Here Are Your Ultimate Couples Therapist's Toolkit Black Friday Bundle Digital Products
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6. Six Types of Confrontation and How the Cycle of Confrontation Unfolds
Confrontation skills did not come naturally to me. When I was growing up, if I had issues with my sister or my mother, my father sent me to my room saying, “If you can’t say anything nice, don’t say anything at all.”
As a therapist, it took concerted effort for me to learn how to be nice and make effective confrontations at the same time. I had to learn how to make incisive confrontations or watch couples repeat the same negative patterns over and over.
To be effective, you must be able to hold up a mirror so that partners can see (and recognize non-defensively) what they are doing and how they are getting in their own way. And perhaps most important of all, you must induce the optimal level of anxiety into your confrontations so partners become motivated to change without even realizing you've confronted them.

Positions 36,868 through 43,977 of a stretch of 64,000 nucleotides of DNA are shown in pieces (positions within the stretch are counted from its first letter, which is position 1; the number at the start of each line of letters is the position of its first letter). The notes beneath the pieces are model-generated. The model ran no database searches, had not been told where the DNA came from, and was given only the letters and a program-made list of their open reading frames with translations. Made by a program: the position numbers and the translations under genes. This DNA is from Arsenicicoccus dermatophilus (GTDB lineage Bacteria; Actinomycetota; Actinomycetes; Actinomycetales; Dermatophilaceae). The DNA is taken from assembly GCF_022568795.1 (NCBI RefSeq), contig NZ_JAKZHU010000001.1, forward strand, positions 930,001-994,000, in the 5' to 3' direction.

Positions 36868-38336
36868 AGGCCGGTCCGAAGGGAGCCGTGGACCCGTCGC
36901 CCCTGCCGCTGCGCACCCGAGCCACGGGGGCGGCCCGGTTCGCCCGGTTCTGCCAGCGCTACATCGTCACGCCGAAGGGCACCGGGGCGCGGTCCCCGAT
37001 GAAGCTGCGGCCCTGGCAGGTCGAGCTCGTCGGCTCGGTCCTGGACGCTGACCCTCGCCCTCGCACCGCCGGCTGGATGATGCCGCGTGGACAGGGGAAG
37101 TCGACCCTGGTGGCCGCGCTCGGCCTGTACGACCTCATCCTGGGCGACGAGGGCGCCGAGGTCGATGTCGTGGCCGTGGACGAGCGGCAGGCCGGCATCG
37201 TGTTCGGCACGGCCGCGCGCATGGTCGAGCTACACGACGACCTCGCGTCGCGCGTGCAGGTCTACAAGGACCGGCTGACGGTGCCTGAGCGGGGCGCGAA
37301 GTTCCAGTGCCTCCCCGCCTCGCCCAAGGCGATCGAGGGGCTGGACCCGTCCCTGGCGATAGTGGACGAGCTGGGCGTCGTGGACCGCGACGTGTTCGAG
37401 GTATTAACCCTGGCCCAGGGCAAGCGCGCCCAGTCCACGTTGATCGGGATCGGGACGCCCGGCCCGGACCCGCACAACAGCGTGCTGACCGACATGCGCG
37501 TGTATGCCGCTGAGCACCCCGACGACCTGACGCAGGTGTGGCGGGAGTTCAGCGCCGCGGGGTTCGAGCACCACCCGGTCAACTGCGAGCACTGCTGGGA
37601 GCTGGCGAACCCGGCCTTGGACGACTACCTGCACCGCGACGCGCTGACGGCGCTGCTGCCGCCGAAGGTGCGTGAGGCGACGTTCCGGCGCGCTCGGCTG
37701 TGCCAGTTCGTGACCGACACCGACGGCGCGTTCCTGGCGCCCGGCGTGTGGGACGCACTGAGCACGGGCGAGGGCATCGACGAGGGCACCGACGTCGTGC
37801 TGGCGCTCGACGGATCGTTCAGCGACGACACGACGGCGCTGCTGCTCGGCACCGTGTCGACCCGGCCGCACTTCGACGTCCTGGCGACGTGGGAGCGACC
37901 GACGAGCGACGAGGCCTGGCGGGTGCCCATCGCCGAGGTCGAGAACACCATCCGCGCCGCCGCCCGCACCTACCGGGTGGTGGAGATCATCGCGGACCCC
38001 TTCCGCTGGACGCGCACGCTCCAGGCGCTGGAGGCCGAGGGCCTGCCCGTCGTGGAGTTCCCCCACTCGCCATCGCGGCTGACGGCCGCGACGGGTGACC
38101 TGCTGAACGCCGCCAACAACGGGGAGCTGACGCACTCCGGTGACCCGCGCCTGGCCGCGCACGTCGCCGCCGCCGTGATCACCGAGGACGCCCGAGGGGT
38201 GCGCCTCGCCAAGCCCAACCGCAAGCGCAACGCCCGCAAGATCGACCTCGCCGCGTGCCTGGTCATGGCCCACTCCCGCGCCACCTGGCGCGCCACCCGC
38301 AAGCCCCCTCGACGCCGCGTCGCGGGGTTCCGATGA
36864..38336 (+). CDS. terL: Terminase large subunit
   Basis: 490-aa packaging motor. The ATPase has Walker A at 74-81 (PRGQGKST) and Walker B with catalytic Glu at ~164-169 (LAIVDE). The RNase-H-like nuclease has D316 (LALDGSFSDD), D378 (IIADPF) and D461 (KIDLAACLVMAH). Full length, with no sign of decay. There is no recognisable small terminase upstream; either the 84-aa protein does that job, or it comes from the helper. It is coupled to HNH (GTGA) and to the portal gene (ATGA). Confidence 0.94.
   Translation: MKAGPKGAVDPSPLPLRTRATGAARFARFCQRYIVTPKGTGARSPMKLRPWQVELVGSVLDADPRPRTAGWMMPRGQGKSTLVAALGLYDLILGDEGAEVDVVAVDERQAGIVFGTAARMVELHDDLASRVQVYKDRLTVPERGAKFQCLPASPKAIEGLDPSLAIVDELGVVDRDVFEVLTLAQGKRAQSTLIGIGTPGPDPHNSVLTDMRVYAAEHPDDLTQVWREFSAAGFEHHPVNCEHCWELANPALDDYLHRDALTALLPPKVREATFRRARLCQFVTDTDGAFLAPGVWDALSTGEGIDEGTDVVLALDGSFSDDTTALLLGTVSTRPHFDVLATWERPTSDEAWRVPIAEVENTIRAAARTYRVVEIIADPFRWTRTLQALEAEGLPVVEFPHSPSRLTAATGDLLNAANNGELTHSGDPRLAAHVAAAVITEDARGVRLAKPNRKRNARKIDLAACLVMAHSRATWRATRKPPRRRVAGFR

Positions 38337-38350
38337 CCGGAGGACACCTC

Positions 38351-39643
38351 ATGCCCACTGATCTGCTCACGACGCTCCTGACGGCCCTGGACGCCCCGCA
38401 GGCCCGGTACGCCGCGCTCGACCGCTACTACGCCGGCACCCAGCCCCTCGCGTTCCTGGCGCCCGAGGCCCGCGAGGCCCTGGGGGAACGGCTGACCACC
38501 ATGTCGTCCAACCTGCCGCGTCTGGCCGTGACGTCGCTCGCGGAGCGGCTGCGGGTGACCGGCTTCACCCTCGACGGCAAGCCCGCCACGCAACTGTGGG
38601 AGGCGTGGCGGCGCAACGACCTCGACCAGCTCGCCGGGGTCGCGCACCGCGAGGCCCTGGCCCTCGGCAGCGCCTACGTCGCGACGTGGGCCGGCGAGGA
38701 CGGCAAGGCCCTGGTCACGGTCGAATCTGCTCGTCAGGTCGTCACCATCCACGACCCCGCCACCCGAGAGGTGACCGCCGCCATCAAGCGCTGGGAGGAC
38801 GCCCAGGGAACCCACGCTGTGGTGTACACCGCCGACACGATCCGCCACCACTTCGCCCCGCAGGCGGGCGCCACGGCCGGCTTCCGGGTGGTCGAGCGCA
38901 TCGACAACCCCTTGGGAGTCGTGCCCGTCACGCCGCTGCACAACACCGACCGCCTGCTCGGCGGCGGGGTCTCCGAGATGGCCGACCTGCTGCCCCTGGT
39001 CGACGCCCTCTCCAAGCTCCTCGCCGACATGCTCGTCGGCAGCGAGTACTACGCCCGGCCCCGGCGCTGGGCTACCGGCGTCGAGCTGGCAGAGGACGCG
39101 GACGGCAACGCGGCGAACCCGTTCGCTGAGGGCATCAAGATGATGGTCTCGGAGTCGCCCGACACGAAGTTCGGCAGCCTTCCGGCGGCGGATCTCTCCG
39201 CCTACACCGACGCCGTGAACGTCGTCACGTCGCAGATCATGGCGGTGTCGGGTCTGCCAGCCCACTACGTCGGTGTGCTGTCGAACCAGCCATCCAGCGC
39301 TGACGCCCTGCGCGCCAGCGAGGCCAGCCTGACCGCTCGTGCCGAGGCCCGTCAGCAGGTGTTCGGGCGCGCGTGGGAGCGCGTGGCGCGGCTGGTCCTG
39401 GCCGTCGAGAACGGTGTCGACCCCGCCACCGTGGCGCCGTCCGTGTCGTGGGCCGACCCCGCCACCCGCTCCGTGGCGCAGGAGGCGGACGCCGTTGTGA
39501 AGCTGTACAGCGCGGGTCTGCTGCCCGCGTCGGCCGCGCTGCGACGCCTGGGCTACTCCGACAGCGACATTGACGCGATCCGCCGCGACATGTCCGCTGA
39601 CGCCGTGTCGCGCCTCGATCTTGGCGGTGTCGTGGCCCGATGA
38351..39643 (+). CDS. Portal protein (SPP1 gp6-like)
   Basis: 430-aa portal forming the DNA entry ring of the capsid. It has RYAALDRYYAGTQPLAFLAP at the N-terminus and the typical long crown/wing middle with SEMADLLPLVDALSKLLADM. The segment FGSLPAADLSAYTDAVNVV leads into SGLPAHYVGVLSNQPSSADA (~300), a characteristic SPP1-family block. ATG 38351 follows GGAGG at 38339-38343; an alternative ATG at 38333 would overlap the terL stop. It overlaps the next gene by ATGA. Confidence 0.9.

So, as we begin our mini-workshop on confrontation, let’s define confrontation. I found my favorite definition of confrontation in Webster’s Unabridged Dictionary.
Confrontation is a technique used in therapy to recognize shortcomings and their possible consequences.
In other words, in a confrontation you describe where each partner is stuck, showing them how they are preventing the growth of their relationship and then providing a way out.
Join me now and watch this 9-minute video to discover:
The 6 types of confrontation
The cycle of confrontation that takes place in almost every couples therapy session